10 payments would increase the most in states with the largest proportionate increases in coverage under the Medicaid expansion. This increase in hospital revenue is partially offset by the ACA s $56 billion reduction in Medicare and Medicaid Disproportionate Share Hospital payments. The ACA Medicaid increase will have a limited impact on total state general fund spending. To place state spending effects in context, we calculate new state Medicaid spending as a share of general fund expenditures. In the aggregate, new state Medicaid spending due to the expansion represents a 0.1% increase in total general fund expenditures nationally. If state uncompensated care savings are added, states as a whole experience net fiscal gains equal to 0.1% of total general fund spending. Even in states with the highest level of increased Medicaid costs from the expansion, new state spending relative to general fund expenditures is approximately 1% or less if uncompensated care savings are included. Many states could achieve additional savings that we could not include in this analysis. Because we limited this analysis to data available for all 50 states and the District of Columbia, we were unable to estimate several potential sources of state fiscal gain from Medicaid expansion. Such gains fall into three main categories: increased federal matching rates for current-law beneficiaries other than those covered through 1115 waivers or limited benefit programs; reduced state spending on non-medicaid health care previously furnished to uninsured residents with incomes below 138% FPL; and additional revenue, including general revenue increases caused by the boost to state economic activity that would result from increased federal Medicaid dollars being spent within the state. In addition, certain states that provide Medicaid coverage to individuals with incomes above 138% FPL could transition this coverage to Health Insurance Exchanges whether or not the states implement the Medicaid expansion. If these factors were taken into account, many more states could realize net fiscal gains. Conclusion The ACA aims to significantly reduce the number of uninsured primarily by expanding coverage through Medicaid and new Health Insurance Exchanges. The June 2012 Supreme Court decision effectively allows states to decide whether to adopt the Medicaid expansion. State policy makers will evaluate the health coverage, new costs, potential savings, and political and economic implications of the decision to implement the Medicaid expansion. This analysis provides national and state-by-state information about cost and coverage effects. Our findings suggest that, by implementing the Medicaid expansion with other provisions of the ACA, states could significantly reduce the number of uninsured. Overall state costs of implementing the Medicaid expansion would be modest compared to non-aca Medicaid spending and relative to increases in federal funds, and many states are likely to see small net budget gains. 1 This model accounts for 11 states that have extended limited Medicaid benefits to adults eligible through section 1115 waivers that will receive the higher federal matching rates applicable to new eligibles in 2014: Connecticut, Hawaii, Indiana, Iowa, Maryland, Minnesota, New Mexico, Oregon, Utah, Washington and Wisconsin. The model does not account for states in which limited benefits are available only through premium assistance, such as Arkansas, Idaho and Oklahoma, due to the difficulty of identifying premium assistance enrollees from survey data and the small enrollment in most such programs. We also did not model limited benefits programs that are not statewide, such as those in California and Missouri. See the Methods Appendix for more information about how specific states were handled in the model. 2 Seven states fall into this category: Arizona, Delaware, Hawaii, Massachusetts, Maine, New York and Vermont. 7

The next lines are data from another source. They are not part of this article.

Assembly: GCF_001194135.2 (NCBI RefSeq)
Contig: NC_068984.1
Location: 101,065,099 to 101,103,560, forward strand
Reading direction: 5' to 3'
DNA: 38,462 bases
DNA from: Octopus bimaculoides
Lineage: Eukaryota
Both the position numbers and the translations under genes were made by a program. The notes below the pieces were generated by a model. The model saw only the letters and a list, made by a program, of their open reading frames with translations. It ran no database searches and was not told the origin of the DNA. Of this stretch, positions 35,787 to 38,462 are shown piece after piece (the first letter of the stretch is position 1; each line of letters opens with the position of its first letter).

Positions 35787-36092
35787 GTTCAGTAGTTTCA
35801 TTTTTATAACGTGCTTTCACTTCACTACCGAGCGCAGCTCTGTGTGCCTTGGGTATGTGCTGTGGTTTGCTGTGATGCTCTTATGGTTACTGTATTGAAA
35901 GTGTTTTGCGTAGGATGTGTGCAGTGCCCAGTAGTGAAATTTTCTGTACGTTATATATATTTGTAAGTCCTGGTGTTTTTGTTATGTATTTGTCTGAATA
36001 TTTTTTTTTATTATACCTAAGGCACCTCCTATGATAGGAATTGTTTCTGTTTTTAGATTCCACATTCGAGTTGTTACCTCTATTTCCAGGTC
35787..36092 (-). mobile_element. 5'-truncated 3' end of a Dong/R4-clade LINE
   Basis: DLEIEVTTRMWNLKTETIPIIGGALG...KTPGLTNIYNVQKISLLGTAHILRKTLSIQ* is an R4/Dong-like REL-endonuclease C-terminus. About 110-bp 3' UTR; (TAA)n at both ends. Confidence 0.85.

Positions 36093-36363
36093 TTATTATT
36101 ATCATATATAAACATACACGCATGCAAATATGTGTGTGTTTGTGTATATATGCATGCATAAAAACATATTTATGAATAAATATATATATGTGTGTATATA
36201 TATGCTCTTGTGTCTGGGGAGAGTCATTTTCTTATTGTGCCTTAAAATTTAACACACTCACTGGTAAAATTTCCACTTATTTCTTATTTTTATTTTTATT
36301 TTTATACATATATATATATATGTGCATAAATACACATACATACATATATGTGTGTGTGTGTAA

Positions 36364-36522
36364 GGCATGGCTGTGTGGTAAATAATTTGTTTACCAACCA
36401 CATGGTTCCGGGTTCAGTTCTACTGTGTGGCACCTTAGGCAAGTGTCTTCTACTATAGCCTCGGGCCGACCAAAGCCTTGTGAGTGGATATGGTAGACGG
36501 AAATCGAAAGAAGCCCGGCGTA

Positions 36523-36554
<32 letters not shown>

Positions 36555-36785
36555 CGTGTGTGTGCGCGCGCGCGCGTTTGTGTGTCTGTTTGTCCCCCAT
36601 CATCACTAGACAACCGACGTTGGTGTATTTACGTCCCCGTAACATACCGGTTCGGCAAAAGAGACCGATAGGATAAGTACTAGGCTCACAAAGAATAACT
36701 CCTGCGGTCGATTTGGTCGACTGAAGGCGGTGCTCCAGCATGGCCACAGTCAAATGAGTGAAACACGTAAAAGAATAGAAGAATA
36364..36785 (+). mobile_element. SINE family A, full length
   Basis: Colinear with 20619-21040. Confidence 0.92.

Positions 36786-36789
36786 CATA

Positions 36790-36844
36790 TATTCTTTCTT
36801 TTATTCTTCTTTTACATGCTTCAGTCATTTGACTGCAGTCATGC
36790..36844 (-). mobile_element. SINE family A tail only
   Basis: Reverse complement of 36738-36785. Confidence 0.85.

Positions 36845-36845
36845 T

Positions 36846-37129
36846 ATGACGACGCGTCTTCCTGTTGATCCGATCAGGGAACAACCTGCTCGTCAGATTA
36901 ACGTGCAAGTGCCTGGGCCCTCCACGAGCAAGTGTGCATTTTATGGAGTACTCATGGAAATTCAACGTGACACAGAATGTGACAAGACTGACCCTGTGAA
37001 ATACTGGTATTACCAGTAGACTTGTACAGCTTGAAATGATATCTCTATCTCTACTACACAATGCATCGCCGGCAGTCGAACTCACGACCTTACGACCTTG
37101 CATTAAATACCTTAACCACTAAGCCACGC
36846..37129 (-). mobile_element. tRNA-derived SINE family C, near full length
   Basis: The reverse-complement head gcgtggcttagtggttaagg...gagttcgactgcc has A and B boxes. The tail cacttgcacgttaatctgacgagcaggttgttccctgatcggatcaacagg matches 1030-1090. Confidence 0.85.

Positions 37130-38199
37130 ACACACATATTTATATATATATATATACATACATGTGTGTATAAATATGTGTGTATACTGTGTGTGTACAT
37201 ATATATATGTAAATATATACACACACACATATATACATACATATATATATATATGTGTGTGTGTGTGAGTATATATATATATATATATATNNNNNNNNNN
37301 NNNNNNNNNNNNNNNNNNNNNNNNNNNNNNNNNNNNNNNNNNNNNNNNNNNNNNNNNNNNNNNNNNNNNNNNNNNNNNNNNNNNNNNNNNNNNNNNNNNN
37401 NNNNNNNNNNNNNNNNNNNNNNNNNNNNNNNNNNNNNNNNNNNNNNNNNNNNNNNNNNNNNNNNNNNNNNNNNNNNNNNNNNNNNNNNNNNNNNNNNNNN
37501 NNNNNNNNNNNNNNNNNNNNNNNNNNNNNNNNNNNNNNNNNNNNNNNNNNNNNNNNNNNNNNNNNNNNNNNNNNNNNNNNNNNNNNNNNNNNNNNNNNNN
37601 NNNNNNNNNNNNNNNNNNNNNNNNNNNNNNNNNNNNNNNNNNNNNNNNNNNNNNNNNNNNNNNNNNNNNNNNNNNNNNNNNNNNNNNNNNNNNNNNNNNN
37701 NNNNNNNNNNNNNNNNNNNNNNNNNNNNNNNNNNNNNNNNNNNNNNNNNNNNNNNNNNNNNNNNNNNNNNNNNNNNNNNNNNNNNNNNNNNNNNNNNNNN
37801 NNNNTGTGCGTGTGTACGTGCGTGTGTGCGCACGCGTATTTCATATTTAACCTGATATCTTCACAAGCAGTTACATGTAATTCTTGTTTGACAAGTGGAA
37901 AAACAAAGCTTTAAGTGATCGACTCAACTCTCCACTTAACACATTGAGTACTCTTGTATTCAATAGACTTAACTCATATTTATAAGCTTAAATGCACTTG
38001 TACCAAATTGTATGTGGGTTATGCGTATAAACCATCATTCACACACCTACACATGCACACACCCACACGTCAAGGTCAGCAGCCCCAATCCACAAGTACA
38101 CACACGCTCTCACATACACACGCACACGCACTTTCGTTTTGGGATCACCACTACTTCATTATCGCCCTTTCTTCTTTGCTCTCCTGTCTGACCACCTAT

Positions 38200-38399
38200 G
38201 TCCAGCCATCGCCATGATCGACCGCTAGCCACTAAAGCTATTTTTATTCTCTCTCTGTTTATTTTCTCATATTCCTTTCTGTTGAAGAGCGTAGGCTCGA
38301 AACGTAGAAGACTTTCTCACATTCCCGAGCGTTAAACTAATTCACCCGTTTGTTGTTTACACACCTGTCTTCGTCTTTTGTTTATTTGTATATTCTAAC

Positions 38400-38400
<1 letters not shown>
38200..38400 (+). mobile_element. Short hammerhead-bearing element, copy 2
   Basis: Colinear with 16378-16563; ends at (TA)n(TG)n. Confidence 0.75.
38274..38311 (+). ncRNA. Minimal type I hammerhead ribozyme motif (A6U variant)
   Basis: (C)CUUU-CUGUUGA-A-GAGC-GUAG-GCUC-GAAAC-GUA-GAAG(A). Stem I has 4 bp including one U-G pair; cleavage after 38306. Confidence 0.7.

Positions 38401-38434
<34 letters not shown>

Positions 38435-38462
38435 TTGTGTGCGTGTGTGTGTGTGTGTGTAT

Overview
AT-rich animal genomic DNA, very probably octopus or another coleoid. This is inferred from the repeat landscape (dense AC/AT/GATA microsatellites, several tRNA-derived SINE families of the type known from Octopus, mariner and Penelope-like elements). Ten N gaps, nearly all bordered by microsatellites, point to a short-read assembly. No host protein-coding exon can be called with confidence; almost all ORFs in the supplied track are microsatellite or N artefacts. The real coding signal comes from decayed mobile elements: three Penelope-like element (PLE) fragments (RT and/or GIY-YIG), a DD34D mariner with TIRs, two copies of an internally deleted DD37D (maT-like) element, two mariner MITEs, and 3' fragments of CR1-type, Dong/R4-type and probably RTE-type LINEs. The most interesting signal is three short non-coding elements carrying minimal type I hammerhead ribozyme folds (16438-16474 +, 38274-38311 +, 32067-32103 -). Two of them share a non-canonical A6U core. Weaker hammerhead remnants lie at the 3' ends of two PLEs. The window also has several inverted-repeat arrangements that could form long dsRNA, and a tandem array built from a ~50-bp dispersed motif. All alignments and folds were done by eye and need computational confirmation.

11 Table ES 1. Total Federal and State Medicaid Expenditures 1 Under the ACA with All States Expanding Medicaid 2 Compared to a No ACA Baseline, (millions) Expenditure Under No ACA Baseline Expenditure Under ACA with All States Expanding Medicaid 2 Change in Expenditure Relative to No ACA Baseline Federal State Total Federal State Total Federal State Total Federal State Total ($) ($) ($) ($) ($) ($) ($) ($) ($) (%) (%) (%) US TOTAL 3,659,010 2,679,790 6,338,799 4,611,463 2,756,269 7,367, ,454 76,479 1,028, % 2.9% 16.2% Regional Totals 3 New England 217, , , , , ,273 32,192 4,703 27, % 2.5% 6.7% Middle Atlantic 811, ,200 1,549, , ,019 1,703, ,849 11, , % 1.5% 9.9% East North Central 532, , , , ,673 1,035, ,684 19, , % 5.7% 18.9% West North Central 248, , , , , ,736 48,673 6,616 55, % 3.7% 13.0% South Atlantic 497, , , , ,902 1,020, ,493 21, , % 7.2% 27.5% East South Central 258, , , , , ,087 75,031 6,360 81, % 5.8% 22.1% West South Central 377, , , , , , ,408 13, , % 5.7% 21.1% Mountain 213, , , , , ,558 56,233 8,046 64, % 7.0% 19.5% Pacific 502, , , , ,744 1,101, ,891 16, , % 3.6% 13.6% State Totals Alabama 52,137 22,791 74,929 67,521 24,071 91,592 15,384 1,280 16, % 5.6% 22.2% Alaska 11,599 9,557 21,156 13,236 9,883 23,118 1, , % 3.4% 9.3% Arizona 73,273 34, ,984 90,554 37, ,401 17,280 3,137 20, % 9.0% 18.9% Arkansas 42,494 16,825 59,319 55,681 18,046 73,726 13,186 1,221 14, % 7.3% 24.3% California 379, , , , , ,826 84,607 13,970 98, % 3.8% 13.2% Colorado 31,518 29,657 61,175 43,086 31,154 74,239 11,568 1,496 13, % 5.0% 21.4% Connecticut 45,962 43,419 89,381 55,954 43,068 99,022 9, , % 0.8% 10.8% Delaware 12,503 9,433 21,937 15,228 8,928 24,157 2, , % 5.4% 10.1% District of Columbia 19,846 7,893 27,739 20,836 8,019 28, , % 1.6% 4.0% Florida 146, , , , , ,114 73,294 8,885 82, % 7.9% 31.7% Georgia 84,211 41, , ,153 44, ,665 37,942 3,139 41, % 7.6% 32.7% Hawaii 12,142 10,626 22,768 15,917 10,758 26,675 3, , % 1.2% 17.2% Idaho 17,218 6,640 23,858 20,967 6,901 27,868 3, , % 3.9% 16.8% Illinois 127, , , , , ,900 29,443 6,433 35, % 5.2% 14.3% Indiana 69,777 33, ,907 88,698 34, ,212 18,920 1,385 20, % 4.2% 19.7% Iowa 34,293 20,657 54,950 39,722 20,335 60,058 5, , % 1.6% 9.3% Kansas 27,886 19,691 47,577 34,582 20,734 55,316 6,696 1,043 7, % 5.3% 16.3% Kentucky 63,441 24,831 88,271 82,173 26, ,577 18,732 1,574 20, % 6.3% 23.0% Louisiana 62,963 38, ,700 79,708 40, ,223 16,745 1,778 18, % 4.6% 18.2% Maine 26,920 14,682 41,602 30,432 14,246 44,677 3, , % 3.0% 7.4% Maryland 55,564 53, ,254 69,064 53, ,250 13, , % 0.9% 11.9% Massachusetts 100,045 96, , ,599 92, ,808 11,553 4,014 7, % 4.2% 3.8% Michigan 105,103 51, , ,659 55, ,242 25,556 4,026 29, % 7.8% 18.9% Minnesota 73,633 71, ,957 80,688 73, ,943 7,055 1,931 8, % 2.7% 6.2% Mississippi 47,520 15,749 63,269 63,188 16,949 80,138 15,668 1,201 16, % 7.6% 26.7% Missouri 75,647 42, ,754 96,610 44, ,515 20,963 2,798 23, % 6.6% 20.2% Montana 10,555 4,694 15,249 13,370 5,130 18,500 2, , % 9.3% 21.3% Nebraska 19,750 14,005 33,755 23,162 14,522 37,685 3, , % 3.7% 11.6% Nevada 14,904 10,548 25,453 21,525 11,745 33,270 6,620 1,197 7, % 11.3% 30.7% New Hampshire 13,078 11,657 24,735 15,736 11,972 27,709 2, , % 2.7% 12.0% New Jersey 87,540 83, , ,339 87, ,637 19,799 3,375 23, % 4.0% 13.5% New Mexico 38,064 16,081 54,144 43,758 16,688 60,446 5, , % 3.8% 11.6% New York 468, , , , , ,300 84,494 17,669 66, % 3.9% 7.3% North Carolina 127,286 65, , ,996 71, ,082 44,710 5,098 49, % 7.7% 25.8% North Dakota 7,748 5,142 12,890 10,642 5,598 16,241 2, , % 8.9% 26.0% Ohio 165,732 90, , ,742 97, ,842 58,010 6,627 64, % 7.3% 25.2% Oklahoma 44,197 23,989 68,186 53,344 25,010 78,354 9,147 1,021 10, % 4.3% 14.9% Oregon 38,320 21,284 59,604 53,027 22,087 75,113 14, , % 3.8% 26.0% Pennsylvania 167, , , , , ,138 43,341 3,995 47, % 3.0% 15.8% Rhode Island 19,375 16,507 35,882 22,527 16,957 39,484 3, , % 2.7% 10.0% South Carolina 53,227 21,715 74,942 70,230 23,242 93,472 17,003 1,527 18, % 7.0% 24.7% South Dakota 9,148 5,416 14,563 11,370 5,608 16,978 2, , % 3.6% 16.6% Tennessee 95,404 46, , ,650 49, ,780 25,247 2,306 27, % 4.9% 19.4% Texas 227, , , , , ,848 77,330 9,636 86, % 6.1% 22.5% Utah 21,989 8,295 30,284 28,996 9,002 37,998 7, , % 8.5% 25.5% Vermont 12,035 7,880 19,916 13,359 7,214 20,573 1, % 8.5% 3.3% Virginia 52,220 50, ,286 68,633 52, ,316 16,413 2,616 19, % 5.2% 18.6% Washington 61,060 58, ,846 71,226 60, ,432 10,166 1,420 11, % 2.4% 9.7% West Virginia 33,667 11,955 45,622 42,798 12,531 55,329 9, , % 4.8% 21.3% Wisconsin 64,302 40, ,773 78,057 41, ,253 13, , % 1.8% 13.8% Wyoming 6,205 4,927 11,132 7,705 5,131 12,836 1, , % 4.1% 15.3% Source: Urban Institute Analysis, HIPSM Includes all Medicaid spending in baseline including aged, long term care, DSH, etc. 2. Also includes expenditure increases that would have occurred under the ACA without the Medicaid expansion 3. The New England region includes CT, ME, MA, NH, RI, and VT. The Middle Atlantic region includes DE, DC, MD, NJ, NY, and PA. The East North Central region includes IL, IN, MI, OH, and WI. The West North Central region includes IA, KS, MN, MO, NE, ND, and SD. The South Atlantic region includes FL, GA, NC, SC, VA, and WV. The East South Central region includes AL, KY, MS, and TN. The West South Central region includes AR, LA, OK,and TX. The Mountain region includes AZ, CO, ID, MT, NV, NM, UT, and WY. The Pacific region includes AK, CA, HI, OR and WA. 8 00